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Pensioners weren't treated badly under Labour
IN response to Mr Cunliffe’s letter “Pensioners are being victimised”, I share his disgust at the latest changes to personal allowances from 2013; frozen for those over the age of 65, and for those turning 65 after April 2013 kept at the normal level.
This will be a serious potential loss to those pensioners on incomes over £10,000.
However, Mr Cunliffe’s quote that pensioners were badly treated under the previous Labour Government is, in my opinion, quite wrong.
In 2001, the Labour Government introduced the minimum guarantee and later pension credit. When they came to power in 1997, a single pensioner could receive income up to £68.60 per week, and for couples £106.80 per week.
By 2001 this had risen to £92.15 and £140.55 per week. There were very substantial increases for the very poorest pensioners.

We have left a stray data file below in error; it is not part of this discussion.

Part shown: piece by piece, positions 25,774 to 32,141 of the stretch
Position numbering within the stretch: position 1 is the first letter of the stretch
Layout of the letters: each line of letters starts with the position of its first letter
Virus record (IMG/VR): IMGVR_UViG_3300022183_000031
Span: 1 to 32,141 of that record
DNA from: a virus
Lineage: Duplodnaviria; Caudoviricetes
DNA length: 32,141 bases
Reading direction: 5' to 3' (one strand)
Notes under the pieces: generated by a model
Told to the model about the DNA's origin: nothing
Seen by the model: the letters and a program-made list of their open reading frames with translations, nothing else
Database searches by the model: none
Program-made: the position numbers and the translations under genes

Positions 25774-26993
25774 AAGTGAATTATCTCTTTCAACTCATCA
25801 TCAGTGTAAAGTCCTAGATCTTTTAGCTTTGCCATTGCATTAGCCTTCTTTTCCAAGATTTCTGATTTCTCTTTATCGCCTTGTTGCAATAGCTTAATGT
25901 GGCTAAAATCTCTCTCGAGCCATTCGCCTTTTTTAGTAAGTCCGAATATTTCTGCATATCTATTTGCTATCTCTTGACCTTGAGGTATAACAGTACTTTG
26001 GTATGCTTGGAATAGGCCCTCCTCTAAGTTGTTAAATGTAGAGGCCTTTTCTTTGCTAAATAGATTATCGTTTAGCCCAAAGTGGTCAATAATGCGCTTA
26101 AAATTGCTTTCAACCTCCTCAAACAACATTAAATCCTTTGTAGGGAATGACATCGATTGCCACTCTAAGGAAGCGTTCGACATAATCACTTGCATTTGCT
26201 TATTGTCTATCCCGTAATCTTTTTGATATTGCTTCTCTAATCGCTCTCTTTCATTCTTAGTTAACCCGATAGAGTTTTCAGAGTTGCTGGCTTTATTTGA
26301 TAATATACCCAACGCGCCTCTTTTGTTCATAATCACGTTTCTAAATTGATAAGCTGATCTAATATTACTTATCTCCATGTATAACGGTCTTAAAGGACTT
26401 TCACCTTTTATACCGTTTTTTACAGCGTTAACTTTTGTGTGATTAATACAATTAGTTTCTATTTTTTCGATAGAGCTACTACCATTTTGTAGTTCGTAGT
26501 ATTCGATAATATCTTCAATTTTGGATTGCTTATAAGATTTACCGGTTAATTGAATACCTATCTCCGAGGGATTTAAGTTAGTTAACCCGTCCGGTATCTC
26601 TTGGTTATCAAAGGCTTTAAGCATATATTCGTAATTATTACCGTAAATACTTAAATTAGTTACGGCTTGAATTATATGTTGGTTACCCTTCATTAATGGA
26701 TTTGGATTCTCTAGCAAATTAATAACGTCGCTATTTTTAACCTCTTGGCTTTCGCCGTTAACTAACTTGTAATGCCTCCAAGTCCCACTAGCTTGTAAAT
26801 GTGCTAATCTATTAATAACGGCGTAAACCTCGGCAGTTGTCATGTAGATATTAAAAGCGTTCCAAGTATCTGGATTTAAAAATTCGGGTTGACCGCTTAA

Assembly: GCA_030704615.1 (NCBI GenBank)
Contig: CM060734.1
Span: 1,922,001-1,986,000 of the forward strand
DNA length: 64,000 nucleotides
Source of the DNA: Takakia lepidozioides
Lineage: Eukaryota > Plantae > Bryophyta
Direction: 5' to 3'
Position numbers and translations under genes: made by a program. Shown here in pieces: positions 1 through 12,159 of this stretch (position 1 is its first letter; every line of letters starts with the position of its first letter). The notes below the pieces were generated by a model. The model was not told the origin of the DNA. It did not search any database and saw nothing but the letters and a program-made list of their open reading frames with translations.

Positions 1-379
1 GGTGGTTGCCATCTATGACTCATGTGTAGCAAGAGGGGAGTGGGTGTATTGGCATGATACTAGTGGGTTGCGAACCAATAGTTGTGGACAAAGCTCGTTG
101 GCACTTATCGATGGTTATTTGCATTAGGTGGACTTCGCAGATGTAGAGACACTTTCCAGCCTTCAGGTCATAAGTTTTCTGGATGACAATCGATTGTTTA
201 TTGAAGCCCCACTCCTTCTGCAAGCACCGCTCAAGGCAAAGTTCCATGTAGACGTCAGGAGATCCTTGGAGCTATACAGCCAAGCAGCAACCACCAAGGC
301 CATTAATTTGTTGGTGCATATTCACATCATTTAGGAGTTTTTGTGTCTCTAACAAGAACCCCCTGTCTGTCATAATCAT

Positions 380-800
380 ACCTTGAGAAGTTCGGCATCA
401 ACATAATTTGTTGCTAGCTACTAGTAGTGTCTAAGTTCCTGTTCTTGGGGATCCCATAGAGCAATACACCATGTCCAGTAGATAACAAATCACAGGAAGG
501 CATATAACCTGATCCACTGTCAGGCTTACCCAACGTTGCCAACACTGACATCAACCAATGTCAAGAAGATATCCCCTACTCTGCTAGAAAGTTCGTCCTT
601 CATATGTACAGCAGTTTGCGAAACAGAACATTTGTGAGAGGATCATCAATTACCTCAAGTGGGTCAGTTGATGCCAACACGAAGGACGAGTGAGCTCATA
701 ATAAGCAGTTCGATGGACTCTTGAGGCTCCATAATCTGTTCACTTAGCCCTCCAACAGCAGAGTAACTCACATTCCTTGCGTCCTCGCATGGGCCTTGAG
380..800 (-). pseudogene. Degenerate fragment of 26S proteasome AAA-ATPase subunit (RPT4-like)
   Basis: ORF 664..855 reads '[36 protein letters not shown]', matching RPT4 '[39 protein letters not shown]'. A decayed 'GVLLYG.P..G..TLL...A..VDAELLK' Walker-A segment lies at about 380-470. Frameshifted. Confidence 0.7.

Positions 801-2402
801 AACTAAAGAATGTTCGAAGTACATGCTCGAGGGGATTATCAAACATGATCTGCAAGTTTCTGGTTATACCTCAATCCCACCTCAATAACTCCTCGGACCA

In addition, to compensate those pensioners who had small occupational/private pensions and had savings from 2003, those over 65 years could receive a pension savings credit of up to £18 per week for a single person and £21 for couples.
These pensioners were the ones who had previously been excluded via means testing due to occupational/private pensions or savings. This measure entitled many of those pensioners to maximum housing/council tax benefits and extra cash.
Millions of pensioners all over the country benefited massively from these changes, and no more so than in St Helens; thousands of pensioners were better off, and St Helens put money into their ‘Feel the Benefit’ campaign, encouraging those who had traditionally always been over the limit to claim.
Many of these people were house rich cash poor, and were extremely happy about the change in their circumstances.
Unfortunately, some people have very short memories, and especially if it doesn’t affect them personally.
I know that if my late father, who had a £15 per week occupational pension from UGB, had lived to see these improvements, he and my mother would have been £25 per week better off – that was the real improvement.